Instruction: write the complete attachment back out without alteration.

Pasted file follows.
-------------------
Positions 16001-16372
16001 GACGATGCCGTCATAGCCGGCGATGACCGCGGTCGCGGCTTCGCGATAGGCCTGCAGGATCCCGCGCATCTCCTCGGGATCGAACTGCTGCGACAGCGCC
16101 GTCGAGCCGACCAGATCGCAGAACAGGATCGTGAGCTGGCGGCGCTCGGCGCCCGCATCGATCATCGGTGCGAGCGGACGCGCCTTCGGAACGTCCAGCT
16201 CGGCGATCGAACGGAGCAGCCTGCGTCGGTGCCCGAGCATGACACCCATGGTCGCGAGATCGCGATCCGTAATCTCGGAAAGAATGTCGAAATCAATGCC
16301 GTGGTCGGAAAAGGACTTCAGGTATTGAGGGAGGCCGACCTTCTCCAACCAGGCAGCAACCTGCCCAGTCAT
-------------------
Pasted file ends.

Positions 16001-16372
16001 GACGATGCCGTCATAGCCGGCGATGACCGCGGTCGCGGCTTCGCGATAGGCCTGCAGGATCCCGCGCATCTCCTCGGGATCGAACTGCTGCGACAGCGCC
16101 GTCGAGCCGACCAGATCGCAGAACAGGATCGTGAGCTGGCGGCGCTCGGCGCCCGCATCGATCATCGGTGCGAGCGGACGCGCCTTCGGAACGTCCAGCT
16201 CGGCGATCGAACGGAGCAGCCTGCGTCGGTGCCCGAGCATGACACCCATGGTCGCGAGATCGCGATCCGTAATCTCGGAAAGAATGTCGAAATCAATGCC
16301 GTGGTCGGAAAAGGACTTCAGGTATTGAGGGAGGCCGACCTTCTCCAACCAGGCAGCAACCTGCCCAGTCAT